Even those who don’t live with their parents are more likely to be financially reliant on them. According to a report earlier this year, more than 13 million parents paid out £34billion in loans and gifts to offspring who are well into their 40s.
My parents are not in a position to help me financially, and I find the task of saving for a deposit to buy a flat so onerous, and the reality of what and where I could afford to buy so depressing, that I’ve made the (very childish) decision to not even think about it.
‘People are scared of thinking of themselves as adults. They cannot see anything good that comes with being an adult; all our cultural values are with youth.’
Which may hint at the real problem. Professor Furedi, who is in his 60s, says we cannot blame the economy — or property prices — for what he calls the ‘infantalisation’ of today’s adults.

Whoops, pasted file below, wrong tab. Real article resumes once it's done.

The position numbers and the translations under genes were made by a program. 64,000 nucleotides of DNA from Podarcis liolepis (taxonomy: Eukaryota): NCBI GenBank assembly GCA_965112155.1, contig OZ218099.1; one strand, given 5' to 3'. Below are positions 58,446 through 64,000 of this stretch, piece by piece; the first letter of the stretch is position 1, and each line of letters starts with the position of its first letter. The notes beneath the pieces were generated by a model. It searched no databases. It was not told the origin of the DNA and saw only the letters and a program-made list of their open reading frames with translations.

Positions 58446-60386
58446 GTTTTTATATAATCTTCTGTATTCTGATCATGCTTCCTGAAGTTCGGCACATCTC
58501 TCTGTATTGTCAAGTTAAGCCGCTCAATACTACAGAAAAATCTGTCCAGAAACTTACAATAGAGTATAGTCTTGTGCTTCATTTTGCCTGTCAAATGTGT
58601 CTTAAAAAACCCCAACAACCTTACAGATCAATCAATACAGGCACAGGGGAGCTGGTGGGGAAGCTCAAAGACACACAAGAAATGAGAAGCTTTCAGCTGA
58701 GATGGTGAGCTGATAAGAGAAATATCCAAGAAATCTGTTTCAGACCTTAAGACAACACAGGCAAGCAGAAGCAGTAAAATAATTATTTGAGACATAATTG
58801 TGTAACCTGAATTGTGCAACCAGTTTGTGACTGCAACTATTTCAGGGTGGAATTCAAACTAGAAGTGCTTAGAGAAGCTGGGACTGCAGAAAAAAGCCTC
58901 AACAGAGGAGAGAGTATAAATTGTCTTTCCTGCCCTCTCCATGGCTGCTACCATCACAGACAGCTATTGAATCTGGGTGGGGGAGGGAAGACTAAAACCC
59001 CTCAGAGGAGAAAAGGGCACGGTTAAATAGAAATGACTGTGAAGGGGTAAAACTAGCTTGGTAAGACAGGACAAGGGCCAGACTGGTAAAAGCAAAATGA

‘If you read the newspapers, all you hear is that young people’s lives have never been as horrible as today — which basically requires historical amnesia, because that is not the case. Recession and economic depressions have happened across the past century but, in my generation, the important thing was that you struck out on your own — even if you faced serious economic hardships and you were broke all the time. Now people make excuses,’ he says.
He believes there are much bigger psychological factors at play — and that the root of our refusal to grow up is fear.
‘People are scared of thinking of themselves as adults. They cannot see anything good that comes with being an adult; all our cultural values are with youth and the further we move away from that, the more anxious we become,’ he says.